Already a rising superstar and sex symbol on the music scene, courtesy of the groundbreaking and innovative 1999 album, the Purple Rain movie and accompanying soundtrack of the same name catapulted the diminutive genius Prince Rogers Nelson to transcendent megastardom who possessed all-time talent within his 5-foot-2 frame.
And, surprising to some, Prince is still enjoying a love affair with the world’s women some 30 years later after Purple Rain made him one of the faces of entertainment.
The movie was the figurative soundtrack for the X and Y generations and told the quasi-biographical tale of a tortured musical savant who almost followed in his father’s self-destructive path before being whisked from self-immolation by his music and his woman.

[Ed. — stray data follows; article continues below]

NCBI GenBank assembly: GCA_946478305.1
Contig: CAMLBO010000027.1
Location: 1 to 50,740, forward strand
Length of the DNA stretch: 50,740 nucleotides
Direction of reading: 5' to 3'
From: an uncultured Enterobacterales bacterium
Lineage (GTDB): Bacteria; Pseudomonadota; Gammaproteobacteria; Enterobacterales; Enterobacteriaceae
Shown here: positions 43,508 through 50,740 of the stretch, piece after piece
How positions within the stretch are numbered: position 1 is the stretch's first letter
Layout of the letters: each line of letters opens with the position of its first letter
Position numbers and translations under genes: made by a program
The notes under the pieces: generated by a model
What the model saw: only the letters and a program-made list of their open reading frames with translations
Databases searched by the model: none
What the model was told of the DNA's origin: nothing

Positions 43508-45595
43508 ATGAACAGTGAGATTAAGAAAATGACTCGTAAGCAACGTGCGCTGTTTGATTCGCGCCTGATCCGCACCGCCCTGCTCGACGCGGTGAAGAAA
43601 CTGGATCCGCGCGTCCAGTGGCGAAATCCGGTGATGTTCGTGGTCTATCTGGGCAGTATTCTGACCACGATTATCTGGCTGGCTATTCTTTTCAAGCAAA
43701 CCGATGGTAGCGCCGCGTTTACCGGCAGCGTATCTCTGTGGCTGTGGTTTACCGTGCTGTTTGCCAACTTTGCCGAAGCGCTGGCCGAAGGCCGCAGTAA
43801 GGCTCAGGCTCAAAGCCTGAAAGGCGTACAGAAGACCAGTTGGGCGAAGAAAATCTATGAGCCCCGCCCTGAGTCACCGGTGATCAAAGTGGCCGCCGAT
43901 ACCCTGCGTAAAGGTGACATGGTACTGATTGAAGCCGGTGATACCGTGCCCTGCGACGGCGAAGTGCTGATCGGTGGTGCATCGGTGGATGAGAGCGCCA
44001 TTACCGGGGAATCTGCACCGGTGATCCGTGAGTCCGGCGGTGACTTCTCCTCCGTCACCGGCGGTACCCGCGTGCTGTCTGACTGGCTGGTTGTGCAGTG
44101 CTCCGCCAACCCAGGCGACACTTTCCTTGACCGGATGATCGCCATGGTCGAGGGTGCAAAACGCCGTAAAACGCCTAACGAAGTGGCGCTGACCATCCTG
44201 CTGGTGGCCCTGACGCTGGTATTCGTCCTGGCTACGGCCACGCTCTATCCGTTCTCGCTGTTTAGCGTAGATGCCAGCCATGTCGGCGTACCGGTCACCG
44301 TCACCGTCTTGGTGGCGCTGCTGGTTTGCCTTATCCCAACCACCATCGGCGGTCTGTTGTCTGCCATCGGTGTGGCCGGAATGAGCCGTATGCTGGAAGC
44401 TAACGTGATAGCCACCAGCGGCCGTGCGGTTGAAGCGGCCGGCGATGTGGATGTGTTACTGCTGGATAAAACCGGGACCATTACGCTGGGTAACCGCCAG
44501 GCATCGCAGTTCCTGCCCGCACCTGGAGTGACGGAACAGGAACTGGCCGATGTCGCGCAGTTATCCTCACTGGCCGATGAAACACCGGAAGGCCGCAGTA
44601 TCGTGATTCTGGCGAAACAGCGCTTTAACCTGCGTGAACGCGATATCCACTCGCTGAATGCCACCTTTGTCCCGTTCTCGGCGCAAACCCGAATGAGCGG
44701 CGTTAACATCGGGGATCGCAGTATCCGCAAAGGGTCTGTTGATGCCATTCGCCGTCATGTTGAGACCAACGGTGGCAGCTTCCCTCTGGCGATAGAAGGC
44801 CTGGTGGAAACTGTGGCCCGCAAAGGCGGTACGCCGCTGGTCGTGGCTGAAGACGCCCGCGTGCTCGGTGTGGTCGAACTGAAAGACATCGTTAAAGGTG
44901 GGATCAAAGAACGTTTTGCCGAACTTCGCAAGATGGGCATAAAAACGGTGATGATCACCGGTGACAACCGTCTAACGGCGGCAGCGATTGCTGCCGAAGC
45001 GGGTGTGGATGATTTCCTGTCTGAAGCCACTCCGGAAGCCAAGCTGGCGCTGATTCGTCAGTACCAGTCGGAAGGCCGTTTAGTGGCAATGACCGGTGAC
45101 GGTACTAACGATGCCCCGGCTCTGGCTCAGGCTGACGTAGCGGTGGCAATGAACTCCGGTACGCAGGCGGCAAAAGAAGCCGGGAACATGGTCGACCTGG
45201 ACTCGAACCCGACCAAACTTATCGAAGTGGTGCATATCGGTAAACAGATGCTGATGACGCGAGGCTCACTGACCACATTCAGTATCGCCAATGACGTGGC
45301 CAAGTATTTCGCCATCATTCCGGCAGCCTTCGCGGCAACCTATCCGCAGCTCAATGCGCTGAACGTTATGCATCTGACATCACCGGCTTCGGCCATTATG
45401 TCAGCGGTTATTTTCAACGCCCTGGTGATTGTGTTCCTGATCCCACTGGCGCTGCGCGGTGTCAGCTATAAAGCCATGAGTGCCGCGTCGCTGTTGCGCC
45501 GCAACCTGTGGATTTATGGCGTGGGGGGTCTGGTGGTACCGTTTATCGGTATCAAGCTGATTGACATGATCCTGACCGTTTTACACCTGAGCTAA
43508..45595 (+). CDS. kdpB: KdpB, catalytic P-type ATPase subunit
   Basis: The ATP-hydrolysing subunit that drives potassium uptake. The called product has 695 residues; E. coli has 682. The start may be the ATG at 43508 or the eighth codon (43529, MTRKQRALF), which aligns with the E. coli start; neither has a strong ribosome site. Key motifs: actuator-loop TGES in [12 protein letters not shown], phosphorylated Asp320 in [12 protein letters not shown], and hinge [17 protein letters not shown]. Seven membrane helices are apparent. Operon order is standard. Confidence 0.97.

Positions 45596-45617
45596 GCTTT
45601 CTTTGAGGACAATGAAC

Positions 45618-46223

Purple Rain ranks with The Beatles A Hard Days Night as one of the best music-based movies in the annals of Rock & Roll, while the movie and album together became Prince’s answer to Michael Jackson’s legendary “Motown 25” moonwalk and “Thriller” video the year before. Released at the end of July of 1984, the film also introduced the talented funk band The Time to mainstream music audiences, most particularly Morris Day who incredulously nearly stole the film from The Purple One with his lovable arrogance and hilariously profane antics.
Let’s take a look back and forward at Prince’s Purple Rain at 30, and where the major players in the movie are today.